Ukraine ? Who to Support?

Ukrainian military watch a ukrainian jet take offby Mick Brooks, 11th August 2014
The essential background to the crisis in Ukraine is the deep impoverishment of the population caused by the restoration of capitalism. Ever since then politics have been dominated by oligarchic cliques of capitalists who stole the publicly owned means of production. Capitalism has also been restored in Russia and Putin (an oligarch) is its representative. Why should socialists support one gang of capitalists against another?

Read more

STANISLAWSKI: The current situation in Greece reveals the political plight of the international left

greece

A few days ago another political documentary about Greece struck the internet. All social forums are on fire again. Another wave of cheap excitement and pathetic lamentation is reaching its peak.

The title of the movie is ?Greece on the brink? and it has been produced by people I know from my past political activity. But, in fact, it does not matter. All movies regarding Greece I had seen before I came across that one are just the same. Bombastic, catastrophic atmosphere borrowed from cheap horror scenarios and a few dramatic monologues (background voice and interviews). And this is it. So far, I learned nothing new: the situation is tragic, Greece is (or is approaching it) a Third-World economy, the population drowns in poverty, the international financial elite exploits the poor people, not a single cent of the gigantic borrowings stays in the real Greek economy — everything is being immediately transferred to German, French and American banks as paybacks, the rate of suicides is growing, the social services are being completely dismantled, rampant privatization of everything you can imagine is going on… I know.

Read more

Faster growth in 2014?

329

So here we are starting 2014 and heading towards seven full years since the global credit crunch began in summer 2007 and into the fifth year since the summer of 2009 when the Great Recession reached its trough and the global economic recovery began. What I said more or less at this time last year was:

In 2013, economic growth in the major economies is likely to be much the same as in 2012 ? pretty weak and below long-term averages. But 2013 is not likely to see a return of a big slump in capitalism. I do not expect the US to grow faster than in 2012 and Europe and Japan will struggle to grow at all. The key emerging economies may do a little better than in 2012, as China?s state-directed economy under new leaders invests more. But on the whole, it will be another poor year.

And so it has turned out more or less, even with the US economy. US average annual real GDP growth (including the Great Recession and an estimate for 2013) has been just 0.9% compared to 2.4% in the years before 2007 and way below the average real growth of the 1980s and 1990s.

Read more

“The police behave like nazis” and other shocking facts from Greece

SYRIZA's logo (source: WikiMedia)

As the Greek governing coalition grows ever more unpopular, SYRIZA, the radical alternative, is poised to win any coming election. But does it have the programme and leadership to solve the crisis in favour of working people? Here ILIAS MILONAS, a member of the Party’s Central Committee and its left-wing faction Left Platform, questions the road down which SYRIZA’s leadership is trying to take the party. And raises warnings about the rising threat of the neo-fascist right.

Where does Syriza currently stand in public opinion?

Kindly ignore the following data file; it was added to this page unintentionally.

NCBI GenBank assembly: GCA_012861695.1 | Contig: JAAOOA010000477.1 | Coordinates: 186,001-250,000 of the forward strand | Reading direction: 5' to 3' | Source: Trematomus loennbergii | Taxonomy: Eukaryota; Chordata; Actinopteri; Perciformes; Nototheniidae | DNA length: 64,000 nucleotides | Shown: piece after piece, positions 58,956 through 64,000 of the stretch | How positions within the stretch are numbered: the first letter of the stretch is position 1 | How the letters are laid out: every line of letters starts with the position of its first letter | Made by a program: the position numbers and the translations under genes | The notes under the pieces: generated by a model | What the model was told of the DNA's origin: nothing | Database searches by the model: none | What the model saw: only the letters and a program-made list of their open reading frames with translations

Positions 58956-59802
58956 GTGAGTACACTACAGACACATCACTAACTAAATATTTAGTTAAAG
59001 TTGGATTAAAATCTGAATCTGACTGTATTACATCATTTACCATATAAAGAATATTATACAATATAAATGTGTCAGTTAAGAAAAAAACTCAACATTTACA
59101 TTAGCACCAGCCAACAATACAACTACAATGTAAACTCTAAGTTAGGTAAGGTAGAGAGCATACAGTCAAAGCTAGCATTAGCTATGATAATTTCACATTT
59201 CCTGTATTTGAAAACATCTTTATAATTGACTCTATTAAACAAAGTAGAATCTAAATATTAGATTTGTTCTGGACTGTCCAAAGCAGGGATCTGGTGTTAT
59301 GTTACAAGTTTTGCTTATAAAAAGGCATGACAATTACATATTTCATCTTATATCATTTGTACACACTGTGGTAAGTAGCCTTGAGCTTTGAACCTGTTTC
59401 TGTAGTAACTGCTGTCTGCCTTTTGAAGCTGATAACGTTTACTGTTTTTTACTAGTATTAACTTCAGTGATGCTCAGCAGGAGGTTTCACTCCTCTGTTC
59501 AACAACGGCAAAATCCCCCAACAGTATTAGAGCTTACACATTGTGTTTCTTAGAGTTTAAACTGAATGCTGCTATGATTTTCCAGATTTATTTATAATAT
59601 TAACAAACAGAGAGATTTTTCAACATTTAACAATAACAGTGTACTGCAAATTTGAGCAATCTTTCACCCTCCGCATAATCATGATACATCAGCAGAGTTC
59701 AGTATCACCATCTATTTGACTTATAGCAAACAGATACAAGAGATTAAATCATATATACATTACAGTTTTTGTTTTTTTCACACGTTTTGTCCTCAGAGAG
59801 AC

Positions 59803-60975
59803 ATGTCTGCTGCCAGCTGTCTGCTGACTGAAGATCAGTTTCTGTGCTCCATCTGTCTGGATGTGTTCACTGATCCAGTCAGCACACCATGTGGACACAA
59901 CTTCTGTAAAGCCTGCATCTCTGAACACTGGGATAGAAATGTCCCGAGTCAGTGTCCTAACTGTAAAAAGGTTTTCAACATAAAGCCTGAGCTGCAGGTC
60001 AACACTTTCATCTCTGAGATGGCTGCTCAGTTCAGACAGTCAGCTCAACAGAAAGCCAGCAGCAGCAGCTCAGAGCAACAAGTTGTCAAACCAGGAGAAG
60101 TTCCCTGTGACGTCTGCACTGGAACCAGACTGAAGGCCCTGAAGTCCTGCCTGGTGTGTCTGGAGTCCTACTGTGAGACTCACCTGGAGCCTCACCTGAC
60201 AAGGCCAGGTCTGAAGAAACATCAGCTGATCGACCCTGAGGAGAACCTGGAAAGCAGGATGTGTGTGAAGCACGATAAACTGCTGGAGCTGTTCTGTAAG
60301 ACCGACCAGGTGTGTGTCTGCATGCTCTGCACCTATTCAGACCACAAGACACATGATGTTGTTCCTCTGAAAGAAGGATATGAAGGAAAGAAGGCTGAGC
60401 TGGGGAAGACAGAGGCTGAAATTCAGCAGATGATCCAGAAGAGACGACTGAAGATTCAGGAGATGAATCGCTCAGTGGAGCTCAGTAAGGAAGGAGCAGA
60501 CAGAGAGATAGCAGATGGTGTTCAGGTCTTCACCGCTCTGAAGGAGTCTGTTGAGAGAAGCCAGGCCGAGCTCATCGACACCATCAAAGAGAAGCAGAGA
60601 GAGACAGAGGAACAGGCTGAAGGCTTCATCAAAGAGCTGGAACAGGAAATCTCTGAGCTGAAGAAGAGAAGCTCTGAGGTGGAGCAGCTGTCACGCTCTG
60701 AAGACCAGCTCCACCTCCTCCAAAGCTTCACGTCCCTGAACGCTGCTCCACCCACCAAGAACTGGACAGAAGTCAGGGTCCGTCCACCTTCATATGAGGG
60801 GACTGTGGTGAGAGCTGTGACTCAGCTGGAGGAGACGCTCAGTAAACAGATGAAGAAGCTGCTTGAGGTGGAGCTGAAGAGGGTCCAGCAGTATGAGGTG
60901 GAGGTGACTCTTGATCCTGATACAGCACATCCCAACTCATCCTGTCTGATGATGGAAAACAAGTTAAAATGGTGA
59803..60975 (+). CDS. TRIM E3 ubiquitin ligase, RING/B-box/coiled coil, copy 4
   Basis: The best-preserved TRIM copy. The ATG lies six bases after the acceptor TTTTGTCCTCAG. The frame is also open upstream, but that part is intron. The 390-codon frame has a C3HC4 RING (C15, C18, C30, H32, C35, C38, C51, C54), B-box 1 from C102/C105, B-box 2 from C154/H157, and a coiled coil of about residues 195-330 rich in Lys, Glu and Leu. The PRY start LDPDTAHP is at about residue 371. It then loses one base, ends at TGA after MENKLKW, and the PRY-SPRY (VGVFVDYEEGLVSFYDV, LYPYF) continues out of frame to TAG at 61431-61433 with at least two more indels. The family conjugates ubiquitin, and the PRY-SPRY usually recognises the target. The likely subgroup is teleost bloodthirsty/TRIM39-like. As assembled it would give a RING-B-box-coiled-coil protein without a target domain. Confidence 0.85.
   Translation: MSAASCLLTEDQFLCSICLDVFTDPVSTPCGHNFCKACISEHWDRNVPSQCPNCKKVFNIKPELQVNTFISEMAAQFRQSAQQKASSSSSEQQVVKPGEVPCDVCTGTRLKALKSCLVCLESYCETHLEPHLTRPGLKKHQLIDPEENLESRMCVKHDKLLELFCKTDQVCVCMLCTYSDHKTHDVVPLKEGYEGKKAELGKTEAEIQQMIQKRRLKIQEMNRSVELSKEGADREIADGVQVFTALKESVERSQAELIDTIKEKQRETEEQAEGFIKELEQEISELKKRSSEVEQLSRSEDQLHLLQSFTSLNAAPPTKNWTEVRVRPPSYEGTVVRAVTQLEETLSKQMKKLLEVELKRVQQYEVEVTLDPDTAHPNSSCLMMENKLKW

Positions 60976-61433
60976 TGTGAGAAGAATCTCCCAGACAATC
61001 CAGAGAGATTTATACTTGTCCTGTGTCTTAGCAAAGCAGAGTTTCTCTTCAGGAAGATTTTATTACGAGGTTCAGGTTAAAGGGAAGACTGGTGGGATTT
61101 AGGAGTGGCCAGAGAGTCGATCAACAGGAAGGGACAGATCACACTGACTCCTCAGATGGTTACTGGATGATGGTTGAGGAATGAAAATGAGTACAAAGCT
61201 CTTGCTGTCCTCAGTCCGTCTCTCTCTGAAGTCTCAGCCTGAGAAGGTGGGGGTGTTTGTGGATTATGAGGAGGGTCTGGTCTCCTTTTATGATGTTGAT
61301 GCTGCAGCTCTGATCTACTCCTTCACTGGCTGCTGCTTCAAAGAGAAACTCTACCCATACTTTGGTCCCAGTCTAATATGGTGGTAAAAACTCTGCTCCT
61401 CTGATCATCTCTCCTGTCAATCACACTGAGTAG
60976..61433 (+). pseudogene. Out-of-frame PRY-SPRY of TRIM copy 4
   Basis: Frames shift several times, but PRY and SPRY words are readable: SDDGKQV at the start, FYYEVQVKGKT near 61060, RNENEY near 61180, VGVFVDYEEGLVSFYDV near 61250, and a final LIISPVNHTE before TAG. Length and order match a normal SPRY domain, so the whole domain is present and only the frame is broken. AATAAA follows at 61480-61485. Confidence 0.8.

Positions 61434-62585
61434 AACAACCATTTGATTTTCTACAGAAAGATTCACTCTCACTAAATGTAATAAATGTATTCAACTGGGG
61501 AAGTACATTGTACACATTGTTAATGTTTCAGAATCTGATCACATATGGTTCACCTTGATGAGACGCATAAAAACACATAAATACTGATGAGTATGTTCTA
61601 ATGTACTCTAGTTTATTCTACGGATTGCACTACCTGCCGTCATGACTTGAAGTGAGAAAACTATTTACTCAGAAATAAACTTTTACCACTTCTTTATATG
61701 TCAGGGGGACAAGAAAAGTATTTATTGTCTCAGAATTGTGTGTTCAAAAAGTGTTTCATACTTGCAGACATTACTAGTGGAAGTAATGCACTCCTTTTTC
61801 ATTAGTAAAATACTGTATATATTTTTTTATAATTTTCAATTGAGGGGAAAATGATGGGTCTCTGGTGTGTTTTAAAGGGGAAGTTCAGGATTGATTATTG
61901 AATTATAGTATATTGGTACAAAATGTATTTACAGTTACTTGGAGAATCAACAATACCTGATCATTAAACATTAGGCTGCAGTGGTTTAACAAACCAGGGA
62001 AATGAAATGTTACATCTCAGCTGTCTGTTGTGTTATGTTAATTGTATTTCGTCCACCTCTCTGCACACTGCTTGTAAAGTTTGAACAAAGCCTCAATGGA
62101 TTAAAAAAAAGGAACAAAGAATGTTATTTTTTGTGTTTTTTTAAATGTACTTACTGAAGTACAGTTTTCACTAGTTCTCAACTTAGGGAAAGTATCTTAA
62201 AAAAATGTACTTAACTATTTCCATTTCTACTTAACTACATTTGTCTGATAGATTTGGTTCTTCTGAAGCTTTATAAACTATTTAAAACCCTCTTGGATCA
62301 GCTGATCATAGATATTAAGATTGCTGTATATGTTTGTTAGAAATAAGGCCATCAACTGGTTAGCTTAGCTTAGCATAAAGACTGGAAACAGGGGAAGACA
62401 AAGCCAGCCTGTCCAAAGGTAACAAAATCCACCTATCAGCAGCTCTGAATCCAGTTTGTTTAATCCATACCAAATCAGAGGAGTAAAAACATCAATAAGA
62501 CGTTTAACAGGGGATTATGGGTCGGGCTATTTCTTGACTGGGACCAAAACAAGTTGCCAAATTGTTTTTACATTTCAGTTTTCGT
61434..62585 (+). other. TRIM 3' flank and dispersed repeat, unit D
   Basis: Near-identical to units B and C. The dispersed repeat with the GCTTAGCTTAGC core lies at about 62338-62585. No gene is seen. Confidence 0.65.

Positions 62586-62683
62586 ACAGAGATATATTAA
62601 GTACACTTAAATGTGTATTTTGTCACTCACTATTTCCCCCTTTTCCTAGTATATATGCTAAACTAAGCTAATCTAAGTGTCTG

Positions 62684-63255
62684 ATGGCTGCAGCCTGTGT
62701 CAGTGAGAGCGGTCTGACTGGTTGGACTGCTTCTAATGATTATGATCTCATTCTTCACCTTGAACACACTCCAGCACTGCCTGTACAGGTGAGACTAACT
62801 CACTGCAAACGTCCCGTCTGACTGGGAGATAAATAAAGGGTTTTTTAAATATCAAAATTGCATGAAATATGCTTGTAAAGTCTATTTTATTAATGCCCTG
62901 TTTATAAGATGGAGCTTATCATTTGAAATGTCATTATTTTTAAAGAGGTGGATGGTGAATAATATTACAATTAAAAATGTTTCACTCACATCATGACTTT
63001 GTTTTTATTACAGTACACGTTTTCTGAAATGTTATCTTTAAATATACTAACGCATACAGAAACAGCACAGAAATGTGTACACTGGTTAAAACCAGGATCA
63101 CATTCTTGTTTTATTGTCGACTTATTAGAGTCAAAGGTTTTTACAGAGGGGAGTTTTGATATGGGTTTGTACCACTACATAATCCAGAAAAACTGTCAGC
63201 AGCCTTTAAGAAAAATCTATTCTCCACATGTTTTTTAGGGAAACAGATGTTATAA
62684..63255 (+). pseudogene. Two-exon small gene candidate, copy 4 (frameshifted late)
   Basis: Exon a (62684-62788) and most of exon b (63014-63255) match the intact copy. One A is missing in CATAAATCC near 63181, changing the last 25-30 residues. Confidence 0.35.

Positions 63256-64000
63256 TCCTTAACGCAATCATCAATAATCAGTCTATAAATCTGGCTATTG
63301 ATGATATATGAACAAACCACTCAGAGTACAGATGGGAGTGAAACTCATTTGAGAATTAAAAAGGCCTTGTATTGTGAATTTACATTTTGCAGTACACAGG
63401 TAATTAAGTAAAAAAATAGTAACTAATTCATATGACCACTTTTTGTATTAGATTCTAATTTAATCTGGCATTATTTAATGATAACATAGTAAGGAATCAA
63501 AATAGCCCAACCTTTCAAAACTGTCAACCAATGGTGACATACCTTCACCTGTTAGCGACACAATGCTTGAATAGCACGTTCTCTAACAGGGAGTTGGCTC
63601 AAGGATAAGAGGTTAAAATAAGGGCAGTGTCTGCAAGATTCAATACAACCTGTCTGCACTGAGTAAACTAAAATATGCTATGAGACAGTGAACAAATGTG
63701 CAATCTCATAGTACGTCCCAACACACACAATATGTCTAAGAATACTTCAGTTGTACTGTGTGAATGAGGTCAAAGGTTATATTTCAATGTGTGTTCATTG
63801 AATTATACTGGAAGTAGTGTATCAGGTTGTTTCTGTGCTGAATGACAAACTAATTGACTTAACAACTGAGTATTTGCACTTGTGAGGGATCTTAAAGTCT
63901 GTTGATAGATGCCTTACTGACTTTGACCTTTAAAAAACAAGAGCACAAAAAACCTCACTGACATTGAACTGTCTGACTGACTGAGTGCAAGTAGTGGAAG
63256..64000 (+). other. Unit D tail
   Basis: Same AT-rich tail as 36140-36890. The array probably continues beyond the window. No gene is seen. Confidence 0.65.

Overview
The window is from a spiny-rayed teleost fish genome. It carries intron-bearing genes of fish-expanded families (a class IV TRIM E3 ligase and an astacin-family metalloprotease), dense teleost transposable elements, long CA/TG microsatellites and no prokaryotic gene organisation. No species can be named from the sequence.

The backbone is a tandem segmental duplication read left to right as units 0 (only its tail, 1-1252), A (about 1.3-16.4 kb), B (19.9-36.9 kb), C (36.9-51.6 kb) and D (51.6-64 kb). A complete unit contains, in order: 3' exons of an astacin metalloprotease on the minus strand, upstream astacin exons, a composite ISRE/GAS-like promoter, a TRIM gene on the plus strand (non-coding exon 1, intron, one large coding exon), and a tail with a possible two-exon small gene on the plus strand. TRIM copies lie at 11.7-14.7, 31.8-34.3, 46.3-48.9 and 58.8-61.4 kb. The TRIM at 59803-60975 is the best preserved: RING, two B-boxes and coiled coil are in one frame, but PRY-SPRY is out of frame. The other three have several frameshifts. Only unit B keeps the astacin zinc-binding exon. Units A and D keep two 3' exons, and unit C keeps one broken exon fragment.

SYRIZA has stabilized at around 30% in public opinion polls, after their 27% share in the last elections. The Greek people do not have an absolute trust in SYRIZA but they are suffering a lot from the hard measures of the government and the Troika (the European Commission, the International Monetary Fund and the European Central Bank ? editor) and in the reality, they have no other political alternative. This support for SYRIZA should be better but the masses have not the enthusiasm of previous years and no trust in politics generally. Also, the political attitude of the SYRIZA leadership lately doesn?t help very much. Their public speeches have lost the radicalization of the period before the elections as they try to promote a more ?realistic? program.

Read more

Which road for Greece? (part 1)

SYRIZA-logoPublished: 13 Feb 2013
Author: Pat Byrne

In many EU countries, the economic debt crisis and the austerity measures introduced by the main parties have provoked large scale strikes, mass street protests and significant shifts in electoral support. In particular, the tendency of the social democratic parties to go along with the shifting of the debts of the banks on to working people has opened up a vacuum to the left. Thus we have seen rising support for the Left Bloc of Portugal, the Front Gauche of France and most dramatically for the Coalition of the Radical Left in Greece, more commonly known by its initials SYRIZA.

The following is a two-part examination of this Greek phenomenon and its potential. Part 1 examines how the crisis has helped the rise of SYRIZA. Part Two looks more closely at SYRIZA?s programme and organisation and discusses what measures are needed to overcome the crisis in Greece in favour of working people.

Read more

What future for Greece and Cyprus?

cyprus_euro_2012

The Euro was bound to be a disaster for the weaker economies of the Eurozone. Without the ability to control their own fiscal policies these economies were catastrophically exposed to the vagaries of the world economic situation. As long as the going was good heavy borrowing could sustain their economies and provide a reasonable growth rate. This in turn provided near-full employment and a rising standard of living for the general population.

Read more

Translate »